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Divorce & Family Law Help
Grounds for Divorce
Essentially, in England and Wales, if you wish to submit a divorce petition (Form D8, or D8A if children are involved) to a county court then you need to evidence that one of the following grounds for divorce has occurred:
(2) Unreasonable behaviour;
(3) Desertion – for a period of no less than two (2) years;
(4) You have lived apart for at least two (2) years (uncontested divorce);
(5) You have lived apart for at least five (5) years (contested divorce).
Adultery and unreasonable behaviour are the only two ‘instant’ grounds for divorce in England and Wales.
If you are considering citing ‘adultery’ as the grounds for your forthcoming divorce then you should be aware of the following four factors:
(1) Option is only available to the non-defaulting party, i.e. the person not having the affair;
(2) Option is only available if sexual relations have taken place (and can be proved);
(3) if you can prove that an extra martial affair has taken place, and you want to petition on the grounds of adultery, you must do so within six months of the affair taking place [note: this is not of your becoming aware of the affair, but of the affair happening];
(4) The extra martial sexual relationship must have been with someone of the opposite sex.
(5) If you are unable to satisfy this test, you need to be considering one of the alternative grounds for your divorce. Finally, remember that while it may seem appealing to name the third party in your court petition, if you do so they’ll become a party to the divorce – which will likely delay the process.
Although ‘unreasonable behaviour’ sounds a rather catch-all way of obtaining an instant divorce, unfortunately the courts have imposed a strict two-part test if you wish to invoke this reason:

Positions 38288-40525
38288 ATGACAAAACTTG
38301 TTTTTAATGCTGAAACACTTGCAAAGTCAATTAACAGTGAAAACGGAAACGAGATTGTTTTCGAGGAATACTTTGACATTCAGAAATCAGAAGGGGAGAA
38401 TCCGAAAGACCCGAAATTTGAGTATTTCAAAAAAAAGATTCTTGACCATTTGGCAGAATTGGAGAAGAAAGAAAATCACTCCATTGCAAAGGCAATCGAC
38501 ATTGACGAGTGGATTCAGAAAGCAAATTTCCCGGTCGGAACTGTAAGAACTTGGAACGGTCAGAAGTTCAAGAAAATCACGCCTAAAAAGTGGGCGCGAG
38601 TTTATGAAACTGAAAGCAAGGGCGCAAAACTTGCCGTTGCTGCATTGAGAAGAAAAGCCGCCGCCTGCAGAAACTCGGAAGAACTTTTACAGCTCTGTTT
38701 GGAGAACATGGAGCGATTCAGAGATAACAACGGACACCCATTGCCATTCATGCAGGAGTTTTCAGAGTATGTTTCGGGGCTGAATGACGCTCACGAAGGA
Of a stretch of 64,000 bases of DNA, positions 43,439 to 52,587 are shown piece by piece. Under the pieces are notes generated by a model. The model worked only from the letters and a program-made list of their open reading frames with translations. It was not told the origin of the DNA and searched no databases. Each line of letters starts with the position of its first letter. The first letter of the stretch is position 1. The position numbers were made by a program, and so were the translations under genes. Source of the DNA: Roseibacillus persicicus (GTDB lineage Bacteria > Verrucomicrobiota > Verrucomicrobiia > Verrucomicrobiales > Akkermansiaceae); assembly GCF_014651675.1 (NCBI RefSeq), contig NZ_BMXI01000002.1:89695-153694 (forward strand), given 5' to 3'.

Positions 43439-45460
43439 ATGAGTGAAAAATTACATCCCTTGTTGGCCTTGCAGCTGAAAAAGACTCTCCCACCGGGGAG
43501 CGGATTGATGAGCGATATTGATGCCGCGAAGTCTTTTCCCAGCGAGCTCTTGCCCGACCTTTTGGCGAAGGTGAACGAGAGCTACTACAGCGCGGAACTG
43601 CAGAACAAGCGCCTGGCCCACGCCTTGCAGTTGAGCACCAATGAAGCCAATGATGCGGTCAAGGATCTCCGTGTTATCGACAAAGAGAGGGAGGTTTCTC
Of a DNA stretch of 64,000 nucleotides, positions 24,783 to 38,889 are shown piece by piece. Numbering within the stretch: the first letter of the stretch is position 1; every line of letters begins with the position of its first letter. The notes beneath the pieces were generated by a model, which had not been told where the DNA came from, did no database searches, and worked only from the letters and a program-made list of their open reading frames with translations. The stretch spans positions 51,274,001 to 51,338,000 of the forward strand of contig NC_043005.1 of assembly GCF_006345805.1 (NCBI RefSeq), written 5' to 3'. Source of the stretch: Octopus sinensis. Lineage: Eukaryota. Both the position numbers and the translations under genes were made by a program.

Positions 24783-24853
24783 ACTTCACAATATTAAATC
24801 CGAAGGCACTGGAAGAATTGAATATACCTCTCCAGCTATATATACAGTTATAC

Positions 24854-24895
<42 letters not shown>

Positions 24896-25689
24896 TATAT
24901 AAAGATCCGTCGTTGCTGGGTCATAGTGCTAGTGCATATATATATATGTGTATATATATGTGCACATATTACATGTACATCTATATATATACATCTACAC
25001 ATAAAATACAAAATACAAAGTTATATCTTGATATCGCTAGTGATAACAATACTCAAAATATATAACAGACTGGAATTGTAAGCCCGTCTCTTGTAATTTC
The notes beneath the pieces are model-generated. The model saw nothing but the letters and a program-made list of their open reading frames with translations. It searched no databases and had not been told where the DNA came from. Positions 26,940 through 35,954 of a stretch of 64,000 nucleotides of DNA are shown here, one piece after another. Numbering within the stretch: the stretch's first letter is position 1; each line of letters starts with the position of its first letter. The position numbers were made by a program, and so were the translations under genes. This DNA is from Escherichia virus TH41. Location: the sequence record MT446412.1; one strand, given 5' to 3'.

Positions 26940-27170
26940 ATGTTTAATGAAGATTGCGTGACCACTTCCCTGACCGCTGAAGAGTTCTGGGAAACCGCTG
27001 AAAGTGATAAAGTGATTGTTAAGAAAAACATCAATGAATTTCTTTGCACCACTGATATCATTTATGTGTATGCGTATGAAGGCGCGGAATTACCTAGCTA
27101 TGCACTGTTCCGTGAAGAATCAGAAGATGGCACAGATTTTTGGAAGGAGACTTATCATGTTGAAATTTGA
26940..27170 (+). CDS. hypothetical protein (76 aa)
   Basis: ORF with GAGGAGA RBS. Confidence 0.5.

(1) There must have been an irretrievable breakdown of the marriage; and
(2) The non-petitioning party must have acted in such an unreasonable manner the petitioning party can no longer tolerate living with them.
That said, today the courts take a more liberal view of ‘unreasonable behaviour’ and recognise that if you’re citing this as grounds for divorce, chances are the divorce has irretrievably broken down.
An uncommon ground on which to divorce these days, desertion requires a party to ‘walk out’ on the marriage with the intention to never return. As intention is extremely difficult to prove, this ground is rarely used today. Moreover, as desertion can hardly be ‘contested’, it is made redundant by fact of a petition for an uncontested divorce based on two years separation (consented).
Two Year Separation (consented)
A popular choice for divorces involving children or sizeable assets, arguable the only amicable divorce option available. That said, although the divorce may be friendly initially, there are two factors you need to consider:
(1) if, having lived apart for any period of up to two years (say, 18 months), the divorce suddenly becomes contested (say you have a new partner), then it is likely you will need to live apart for five years; and
(2) Any assets you acquire during the two years you live apart will be included in the division of your assets on divorce.
Five Year Separation (contested)
If your spouse has contested your divorce and you have subsequently lived apart for five years, you can petition the court for divorce regardless of their feelings. Nevertheless, although you may think this is an absolute ground for divorce, you should bear in mind that even here your spouse may have grounds to defend your petition. Thus, if things are so bad that this is the only option available to you, it is strongly recommended you seek the advice of a divorce solicitor.